One of the most unnerving ordeals as a new bride/groom has to be definitely the sleeping quarter allocation when one goes a-visiting with the extended outlaws and the laws.
No, I don’t mean the whole suhaag-raat deal, I am sure that is quite awkward as well – but this is slightly later version, long after the marriage frenzy and confusion, when one in cold-blood is expected to walk into a shared er...conjugal quarters under the watchful eyes of parents and/or other elderly relatives.
It is absolutely and completely disorienting – and certainly more so for the girl, if she has been brought up in the usual Indian family ostrich like style of avoiding anything remotely to do with “THAT" topic.
The first trip to Goa post marriage was therefore quite harrowing.
I went swaggering in to the uncle’s house assuming that everything was going to be like usual, with just an addendum in the form of the spouse. Maybe a little fuss about him, but that would soon fizzle out I thought.
I couldn’t have been more mistaken.
Suddenly I found that by virtue of marriage, my whole standing in the house had shifted from just-another-head that needs to be shoved into whichever room/bed/mattress/floor space is available to the er...consort of the CHIEF GUEST OF HONOUR.
(Just to provide a context, in my growing up years, a full house was 25-30 odd people ( all talking at the same time). Sleeping arrangements meant a long room with four mattresses, and pillows which normally resulted in a free for all to get place or bed sheets. A charmingly democratic resolution to the sleeping problem)
There is apparently a rule book about the proper method to treat this CHIEF GUEST OF HONOUR who must not be offended which I had completely missed (the last female marriage had happened when I was about the two, and I am the eldest of the girls and the first to get hitched.)
This included fulfilling (and anticipating) every culinary wish of his, hovering around him and asking him whether he wanted anything every twenty minutes, scampering like hares to pander to every word which emerged out of his lips. (Bloody annoying it was – gave the hero a vastly exaggerated sense of his own importance. Also this overwhelming, gushing gratitude at having married me, wasn’t particularly good for my ego)
And the worst bit of all, the seventy odd year old uncle and his wife, self evicting themselves from the master bedroom and sleeping on the settee so that the Jamai could repose on the king sized bed.
And it was a awkward-as-hell. It takes cold-blooded nerve to confront a white-haired patriarch with conversations about beds and sleeping arrangements.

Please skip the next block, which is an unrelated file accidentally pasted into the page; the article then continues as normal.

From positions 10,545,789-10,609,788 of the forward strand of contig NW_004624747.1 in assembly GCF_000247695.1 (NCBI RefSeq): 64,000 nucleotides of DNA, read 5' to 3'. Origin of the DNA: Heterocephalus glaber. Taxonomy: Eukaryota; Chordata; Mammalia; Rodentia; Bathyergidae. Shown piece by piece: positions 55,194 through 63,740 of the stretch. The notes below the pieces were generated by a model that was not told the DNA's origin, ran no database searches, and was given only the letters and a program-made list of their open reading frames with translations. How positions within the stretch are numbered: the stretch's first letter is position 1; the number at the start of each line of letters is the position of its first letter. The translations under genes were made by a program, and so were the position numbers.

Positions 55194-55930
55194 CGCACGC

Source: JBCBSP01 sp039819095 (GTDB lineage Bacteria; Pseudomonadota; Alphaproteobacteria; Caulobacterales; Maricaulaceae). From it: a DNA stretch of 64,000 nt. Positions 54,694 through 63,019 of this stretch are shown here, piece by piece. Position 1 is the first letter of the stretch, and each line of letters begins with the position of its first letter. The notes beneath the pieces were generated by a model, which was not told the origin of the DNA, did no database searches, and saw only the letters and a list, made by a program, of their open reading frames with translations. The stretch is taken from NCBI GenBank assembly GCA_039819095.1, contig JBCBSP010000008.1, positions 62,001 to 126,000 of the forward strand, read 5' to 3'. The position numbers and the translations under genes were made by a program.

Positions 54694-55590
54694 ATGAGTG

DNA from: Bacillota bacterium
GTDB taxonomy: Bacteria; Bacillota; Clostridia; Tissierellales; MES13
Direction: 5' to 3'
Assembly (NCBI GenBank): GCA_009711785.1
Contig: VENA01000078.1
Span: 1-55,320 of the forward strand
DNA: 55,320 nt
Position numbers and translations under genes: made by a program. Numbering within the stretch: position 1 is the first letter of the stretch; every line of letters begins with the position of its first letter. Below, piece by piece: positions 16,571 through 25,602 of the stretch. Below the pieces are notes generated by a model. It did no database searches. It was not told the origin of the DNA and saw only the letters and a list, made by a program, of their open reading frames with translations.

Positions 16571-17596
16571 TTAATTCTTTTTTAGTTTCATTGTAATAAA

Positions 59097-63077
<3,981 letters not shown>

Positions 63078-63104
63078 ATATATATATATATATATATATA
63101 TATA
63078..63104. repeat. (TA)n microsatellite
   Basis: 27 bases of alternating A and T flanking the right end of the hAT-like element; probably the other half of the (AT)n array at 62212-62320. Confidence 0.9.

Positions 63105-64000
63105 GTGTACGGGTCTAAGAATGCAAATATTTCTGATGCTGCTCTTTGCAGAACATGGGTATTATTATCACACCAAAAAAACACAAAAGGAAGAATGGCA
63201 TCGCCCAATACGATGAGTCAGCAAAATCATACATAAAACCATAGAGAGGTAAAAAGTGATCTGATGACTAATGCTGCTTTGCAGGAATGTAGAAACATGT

To be fair, the hero was more discomfited than flattered, but I had little sympathy for him at that point especially when he would talk about how he has saved me from spinsterhood and other lines in the same vein.
And somehow this whole thing followed us for a year or so, when we went to HIS uncles house. We were allocated his cousins room ( Daughter in laws are a much lower species than the sons in law ). We walk into her bedroom to see a double bed there. Hero, with his usual presence of mind and fetish for feet, asks, “But Maami, have you reorganized your house, weren’t these two single beds on two sides of the room?”. Maami blushes and mutters about kitchen and escapes. While I am left to pick up the pieces of my shattered self long enough to kick the hero really hard (He ALWAYS does that. The kind of sticky morasses which I have been subject to because he has a way of firing of his mouth is too awful to even list down here. )
One of the best anecdotes I had heard about this was that of my friend S’s eldest sister – let’s call her R. (Just as a context, S is the youngest of three sisters). R, and her brand new husband come for the first time to the house where she grew up. Come night time and S’s Ma is getting the guest room ready by putting fresh sheets and linen for the newlyweds.
Her dad traipses in, looks bewildered at aunty and says “Isn’t the J (the groom) going to sleep in the same bedroom alongside me – PUT HIM in there. Why are you putting him here?
I always wonder how poor aunty (the good wife and DIL that she is) explained to her irate spouse that his son-in-law could and should, share sleeping quarters with his now-grown-up daughter.
This post was written quite some time ago, somehow never got around to posting it!